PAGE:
|Reference : Role of acetaldehyde in the discriminative stimulus effects of ethanol|
|Scientific journals : Article|
|Social & behavioral sciences, psychology : Neurosciences & behavior|
Human health sciences : Pharmacy, pharmacology & toxicology
Human health sciences : Psychiatry
|Role of acetaldehyde in the discriminative stimulus effects of ethanol|
|Quertemont, Etienne [Université Catholique de Louvain - UCL > > Biologie du Comportement > >]|
|Grant, Kathleen A [Wake Forest University > Department of Physiology and Pharmacology > Center for the Neurobehavioral Studies on Alcohol > >]|
|Alcoholism, Clinical & Experimental Research|
|Yes (verified by ORBi)|
|[en] Acetaldehyde ; Ethanol ; Drug discrimination ; 3-Amino-1,2,4-Triazole ; rats ; Catalase|
|[en] Background: Acetaldehyde has been suggested to mediate some of the effects of ethanol. Acetaldehyde can be produced by the enzyme catalase within the brain after ethanol administration. The catalase inhibitor 3-amino-1,2,4-triazole (AT) reduces the production of acetaldehyde, and AT administration can reduce a number of ethanol-induced behavioral effects; this suggests the involvement of acetaldehyde in these behaviors. However, a role for acetaldehyde in mediating the discriminative stimulus effects of ethanol remains unclear.
Methods: The contribution of acetaldehyde to the discriminative stimulus effects of ethanol was investigated by use of a two-lever drug discrimination paradigm with food reinforcement. Male Long-Evans rats were trained to discriminate water from either 1.0 or 2.0 g/kg ethanol. Stimulus substitution tests were conducted with ethanol (0 –2.5 g/kg by gavage) and acetaldehyde (0–300 mg/kg intraperitoneally). A cumulative dose-response procedure was then used to investigate the effects of pretreatments with AT (0.5 and 1.0 g/kg intraperitoneally) on ethanol discrimination.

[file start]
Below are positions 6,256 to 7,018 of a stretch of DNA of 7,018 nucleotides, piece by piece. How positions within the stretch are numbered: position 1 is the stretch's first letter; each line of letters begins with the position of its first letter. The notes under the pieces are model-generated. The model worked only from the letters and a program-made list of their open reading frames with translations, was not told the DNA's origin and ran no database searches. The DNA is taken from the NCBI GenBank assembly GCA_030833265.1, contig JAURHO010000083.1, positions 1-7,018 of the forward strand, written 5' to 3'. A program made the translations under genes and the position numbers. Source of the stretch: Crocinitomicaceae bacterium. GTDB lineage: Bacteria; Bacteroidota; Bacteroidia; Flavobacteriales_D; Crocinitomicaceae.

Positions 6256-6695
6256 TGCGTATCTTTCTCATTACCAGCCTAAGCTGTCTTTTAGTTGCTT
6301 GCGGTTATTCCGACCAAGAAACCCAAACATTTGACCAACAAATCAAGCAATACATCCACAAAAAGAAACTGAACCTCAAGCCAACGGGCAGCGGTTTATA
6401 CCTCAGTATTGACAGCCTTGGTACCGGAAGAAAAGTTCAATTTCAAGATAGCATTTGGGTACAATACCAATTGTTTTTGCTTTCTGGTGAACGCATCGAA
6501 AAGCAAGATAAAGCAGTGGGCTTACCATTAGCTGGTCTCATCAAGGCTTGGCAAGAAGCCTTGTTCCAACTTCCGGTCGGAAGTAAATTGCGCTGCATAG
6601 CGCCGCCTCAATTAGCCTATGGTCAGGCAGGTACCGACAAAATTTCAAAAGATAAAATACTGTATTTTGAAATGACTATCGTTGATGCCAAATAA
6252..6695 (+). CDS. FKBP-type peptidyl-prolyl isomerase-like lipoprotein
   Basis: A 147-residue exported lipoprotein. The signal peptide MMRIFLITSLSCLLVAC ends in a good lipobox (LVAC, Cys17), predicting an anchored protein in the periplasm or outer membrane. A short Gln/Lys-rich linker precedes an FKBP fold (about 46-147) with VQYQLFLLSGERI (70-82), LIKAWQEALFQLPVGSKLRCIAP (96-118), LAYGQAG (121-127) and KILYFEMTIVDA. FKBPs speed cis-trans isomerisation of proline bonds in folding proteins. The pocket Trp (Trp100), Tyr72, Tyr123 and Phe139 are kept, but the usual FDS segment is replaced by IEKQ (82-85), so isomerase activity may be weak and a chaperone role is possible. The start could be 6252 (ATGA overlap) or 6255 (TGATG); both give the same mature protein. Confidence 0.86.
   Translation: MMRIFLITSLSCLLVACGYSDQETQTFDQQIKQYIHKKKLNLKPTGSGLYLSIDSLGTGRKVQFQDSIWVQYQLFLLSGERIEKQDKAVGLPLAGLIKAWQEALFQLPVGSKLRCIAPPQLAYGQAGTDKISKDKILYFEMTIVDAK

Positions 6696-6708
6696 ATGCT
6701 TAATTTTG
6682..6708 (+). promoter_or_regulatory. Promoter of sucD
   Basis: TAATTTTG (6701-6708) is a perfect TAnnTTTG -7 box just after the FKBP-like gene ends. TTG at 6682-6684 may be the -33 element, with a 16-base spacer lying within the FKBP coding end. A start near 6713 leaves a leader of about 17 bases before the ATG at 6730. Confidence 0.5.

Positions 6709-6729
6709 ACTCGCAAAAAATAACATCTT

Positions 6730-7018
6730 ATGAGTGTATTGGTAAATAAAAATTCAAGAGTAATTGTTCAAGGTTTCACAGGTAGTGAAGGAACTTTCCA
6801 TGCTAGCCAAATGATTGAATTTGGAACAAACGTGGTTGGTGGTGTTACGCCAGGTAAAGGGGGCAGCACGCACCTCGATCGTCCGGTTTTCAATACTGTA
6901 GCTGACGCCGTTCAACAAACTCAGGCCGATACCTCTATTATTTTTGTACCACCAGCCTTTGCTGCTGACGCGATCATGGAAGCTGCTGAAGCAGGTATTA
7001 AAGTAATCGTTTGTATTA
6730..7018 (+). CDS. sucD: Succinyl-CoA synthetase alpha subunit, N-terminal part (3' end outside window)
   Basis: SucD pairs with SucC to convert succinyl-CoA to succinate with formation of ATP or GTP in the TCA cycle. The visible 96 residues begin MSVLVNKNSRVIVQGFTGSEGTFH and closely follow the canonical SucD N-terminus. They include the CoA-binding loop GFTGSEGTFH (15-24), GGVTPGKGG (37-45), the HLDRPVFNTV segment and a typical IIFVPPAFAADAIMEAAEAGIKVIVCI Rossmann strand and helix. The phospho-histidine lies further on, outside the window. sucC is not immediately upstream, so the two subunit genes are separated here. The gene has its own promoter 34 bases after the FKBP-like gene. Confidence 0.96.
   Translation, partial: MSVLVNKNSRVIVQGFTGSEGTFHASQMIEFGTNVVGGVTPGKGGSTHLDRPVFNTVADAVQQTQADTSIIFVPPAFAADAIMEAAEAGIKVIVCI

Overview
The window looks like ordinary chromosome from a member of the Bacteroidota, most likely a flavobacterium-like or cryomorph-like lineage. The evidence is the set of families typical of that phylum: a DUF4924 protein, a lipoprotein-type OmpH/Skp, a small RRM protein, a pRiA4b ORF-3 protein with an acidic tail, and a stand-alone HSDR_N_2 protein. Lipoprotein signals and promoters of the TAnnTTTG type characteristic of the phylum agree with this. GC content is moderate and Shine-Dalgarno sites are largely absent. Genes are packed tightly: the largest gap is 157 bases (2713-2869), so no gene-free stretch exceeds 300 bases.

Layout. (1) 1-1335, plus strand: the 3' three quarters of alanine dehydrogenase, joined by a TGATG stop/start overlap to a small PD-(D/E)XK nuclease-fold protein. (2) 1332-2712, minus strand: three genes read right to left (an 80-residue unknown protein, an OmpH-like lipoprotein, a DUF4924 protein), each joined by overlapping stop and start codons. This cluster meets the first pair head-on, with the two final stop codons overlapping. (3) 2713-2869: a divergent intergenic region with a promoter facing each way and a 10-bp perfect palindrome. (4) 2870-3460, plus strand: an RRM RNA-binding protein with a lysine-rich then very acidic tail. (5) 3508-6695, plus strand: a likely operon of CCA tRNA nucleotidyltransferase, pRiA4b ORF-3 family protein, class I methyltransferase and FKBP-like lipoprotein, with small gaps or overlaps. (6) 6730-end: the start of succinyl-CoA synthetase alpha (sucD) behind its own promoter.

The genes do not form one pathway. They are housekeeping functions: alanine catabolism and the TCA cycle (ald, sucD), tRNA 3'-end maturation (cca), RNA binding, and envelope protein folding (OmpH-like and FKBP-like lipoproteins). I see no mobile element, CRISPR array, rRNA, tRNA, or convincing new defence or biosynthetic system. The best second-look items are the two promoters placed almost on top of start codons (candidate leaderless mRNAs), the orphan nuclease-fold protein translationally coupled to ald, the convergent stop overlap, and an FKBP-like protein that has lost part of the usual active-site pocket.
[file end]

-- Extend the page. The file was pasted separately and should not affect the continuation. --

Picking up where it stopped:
Results: Acetaldehyde up to doses that decreased response rates (300 mg/kg) did not substitute for the discriminative stimulus effects of 1.0 or 2.0 g/kg ethanol. In addition, AT pretreatment did not affect the dose-response curves for ethanol discrimination.
Conclusions: These results show that exogenous acetaldehyde administration does not produce discriminative stimulus effects that are similar to those of ethanol. Also, pretreatment with the catalase inhibitor did not affect the dose-response curve for ethanol discrimination, and this suggests that endogenously produced acetaldehyde does not contribute to the discriminative stimulus effects of ethanol. Together these results suggest that acetaldehyde does not mediate the discriminative stimulus effects of 1.0 to 2.0 g/kg ethanol.
|Centre de Neurosciences Cognitives et Comportementales|
|Fonds de la Recherche Scientifique (Communauté française de Belgique) - F.R.S.-FNRS ; National Institute on Alcohol Abuse and Alcoholism|
|Researchers ; Professionals|
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